In a Job Search, Should You Follow Your Interests or Trends in the Marketplace? The Answer is Both!

By: Stephen Seckler, President, Seckler Legal Recruiting and Coaching

Years ago, I used to give presentations at law schools on the state of the job market. It is always a subject that interests law students and I didn’t mind weighing in. But after giving a number of these talks, I began to question their utility. Ultimately, I reached the conclusion that focusing on your interests is a much better place to start when looking for a job. Trying to predict what will be hot in the future is difficult at best and it is very hard to distil the entire hiring landscape down into anything useful.

In some ways, it can also be dispiriting to hear about trends in the market. For example, if you know that the demand is high for corporate lawyers with two to five years of large firm M&A and securities experience, it is not going to help you if you don’t have the qualifications to get that job. If you know that bankruptcy litigation is a hot area of practice, how does that help you if you have no interest in litigation or bankruptcy?

On the other hand, if you do have the interest, it does make sense to pursue practice areas that are active. At the very least, if you have curiosity about an area where there seems to be hiring, then go explore. In other words, having a sense of the market can help.

So What are the “Hot” Areas of Practice?

If you are interested in data privacy, there is a lot going on in that space. If you have a general interest in corporate transactional law, it seems reasonable to predict that this will be a busy area of practice over the next 12 months (although as we saw in 2008/2009, that can change quickly). If employment law, trusts and estates or family law interest you, those areas seem to be doing well. In Massachusetts, the life sciences industry is very hot (lots of opportunity for IP lawyers, corporate lawyers and other practices that support the industry).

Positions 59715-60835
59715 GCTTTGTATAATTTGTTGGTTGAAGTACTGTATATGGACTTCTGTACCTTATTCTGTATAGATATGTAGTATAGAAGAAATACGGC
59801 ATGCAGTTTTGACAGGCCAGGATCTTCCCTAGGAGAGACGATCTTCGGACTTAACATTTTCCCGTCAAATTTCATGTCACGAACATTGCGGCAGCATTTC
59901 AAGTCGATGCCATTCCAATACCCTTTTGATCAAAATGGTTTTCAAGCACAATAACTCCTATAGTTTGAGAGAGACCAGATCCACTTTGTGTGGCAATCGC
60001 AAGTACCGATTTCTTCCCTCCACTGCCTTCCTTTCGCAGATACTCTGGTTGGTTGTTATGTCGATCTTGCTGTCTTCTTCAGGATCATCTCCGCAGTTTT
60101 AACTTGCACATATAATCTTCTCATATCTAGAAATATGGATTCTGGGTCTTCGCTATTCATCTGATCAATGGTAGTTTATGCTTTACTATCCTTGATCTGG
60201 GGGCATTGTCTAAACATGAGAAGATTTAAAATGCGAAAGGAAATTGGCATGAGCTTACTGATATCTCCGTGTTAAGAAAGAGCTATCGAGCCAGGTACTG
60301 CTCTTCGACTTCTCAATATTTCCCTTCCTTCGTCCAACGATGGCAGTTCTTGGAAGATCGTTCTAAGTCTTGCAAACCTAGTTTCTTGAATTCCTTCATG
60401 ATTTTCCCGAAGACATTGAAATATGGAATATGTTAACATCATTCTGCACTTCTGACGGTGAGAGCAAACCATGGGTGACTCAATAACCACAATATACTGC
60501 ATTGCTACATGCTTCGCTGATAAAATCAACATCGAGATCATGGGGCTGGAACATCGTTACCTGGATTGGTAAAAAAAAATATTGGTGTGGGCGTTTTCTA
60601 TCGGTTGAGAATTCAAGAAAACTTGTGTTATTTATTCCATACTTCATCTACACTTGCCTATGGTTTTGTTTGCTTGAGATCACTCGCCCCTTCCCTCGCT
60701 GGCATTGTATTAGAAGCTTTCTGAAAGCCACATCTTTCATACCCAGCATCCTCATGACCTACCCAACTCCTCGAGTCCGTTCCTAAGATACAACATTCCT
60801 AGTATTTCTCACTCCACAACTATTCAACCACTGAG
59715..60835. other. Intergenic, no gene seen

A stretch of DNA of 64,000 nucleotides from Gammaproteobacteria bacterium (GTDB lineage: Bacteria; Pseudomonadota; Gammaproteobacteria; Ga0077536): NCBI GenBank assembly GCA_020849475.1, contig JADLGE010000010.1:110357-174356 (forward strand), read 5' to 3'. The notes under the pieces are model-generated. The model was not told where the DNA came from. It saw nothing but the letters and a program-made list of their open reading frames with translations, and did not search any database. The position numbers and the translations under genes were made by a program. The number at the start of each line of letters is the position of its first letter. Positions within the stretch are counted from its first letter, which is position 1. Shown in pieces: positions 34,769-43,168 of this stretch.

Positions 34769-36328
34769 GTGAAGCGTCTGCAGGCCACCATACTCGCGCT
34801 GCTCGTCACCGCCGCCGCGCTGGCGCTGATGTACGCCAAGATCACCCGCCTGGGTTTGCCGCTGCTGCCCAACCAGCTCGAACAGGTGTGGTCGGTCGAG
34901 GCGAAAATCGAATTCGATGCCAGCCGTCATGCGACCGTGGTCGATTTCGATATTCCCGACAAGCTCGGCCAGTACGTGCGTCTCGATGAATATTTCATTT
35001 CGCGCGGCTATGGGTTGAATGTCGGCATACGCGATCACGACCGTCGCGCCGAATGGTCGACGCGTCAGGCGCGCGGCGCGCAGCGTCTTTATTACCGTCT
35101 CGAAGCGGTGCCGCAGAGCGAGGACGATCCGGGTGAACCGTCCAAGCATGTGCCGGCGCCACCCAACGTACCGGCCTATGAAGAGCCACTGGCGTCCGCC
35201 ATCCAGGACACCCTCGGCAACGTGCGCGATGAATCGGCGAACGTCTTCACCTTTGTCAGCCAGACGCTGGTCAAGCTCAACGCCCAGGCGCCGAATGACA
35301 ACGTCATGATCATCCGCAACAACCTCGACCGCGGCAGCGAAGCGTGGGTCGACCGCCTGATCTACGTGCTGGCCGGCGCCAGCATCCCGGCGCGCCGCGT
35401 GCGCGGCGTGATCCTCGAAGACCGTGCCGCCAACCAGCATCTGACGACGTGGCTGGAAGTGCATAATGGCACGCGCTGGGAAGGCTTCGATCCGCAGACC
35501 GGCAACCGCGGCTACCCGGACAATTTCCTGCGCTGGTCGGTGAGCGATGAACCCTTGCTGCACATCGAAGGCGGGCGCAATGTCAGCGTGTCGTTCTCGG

On the other hand, if you are interested in litigation, be aware that this area of practice is generally down because of court closures (but that may change too as COVID related litigation begins to explode.) Bankruptcy has not yet peaked, but it seems likely that this area will continue to be busy by the second half of the year. Similarly, commercial real estate seems to be a less busy practice area with demand for commercial office space in the city on the decline. The pandemic and changes in the way businesses will structure their work from home policies is making it challenging to predict when commercial real estate will be back. Residential real estate, on the other hand, is booming.

If this all sounds a little wishy washy or not that practical, then we are on the same page. As I said at the outset, it is very hard to predict hiring trends into the future. I believe it is a lot more productive to start exploring where your interests take you.

What if You Aren’t Sure What You Want to Do?

The truth is, until you get some work experience, you won’t really know what it is like to practice in a given area. If you’ve done a summer clerkship, participated in a clinic in law school, or worked as a paralegal prior to law school, you may have some sense of this already. If you haven’t, then start doing informational interviews with lawyers in different practice areas and come up with some educated guesses about where you might be happy. Once you have some clues, then pursue those opportunities.

Doing What You Like Will Advance Your Career More Quickly

If you like what you are doing, you are more likely to put time and energy into doing a good job and getting the training and experience that will help you advance to the next stage of your career. If you chase jobs just because you think you can get hired, you may be less motivated to make that investment.

At the same time, don’t ignore the realities of the marketplace. If you love sports and you are vying for the one available job in Boston where you’ll get to represent professional athletes, make sure to have a Plan B. You may be the lucky one. But you are more likely to be employed after graduation if you also match your interests with market realities.

Careers are really a lot less linear that they may appear. Most of us end up experimenting along the way until we find what we like. For a good podcast on the subject, listen to my interview with Jose Sierra who suggests that careers are more like whitewater rafting than a canoe ride. I also invite you to visit my website for many more career resources. Feel free to reach out to me for in informal career consult. I always enjoy hearing from law student and attorneys who are starting out. See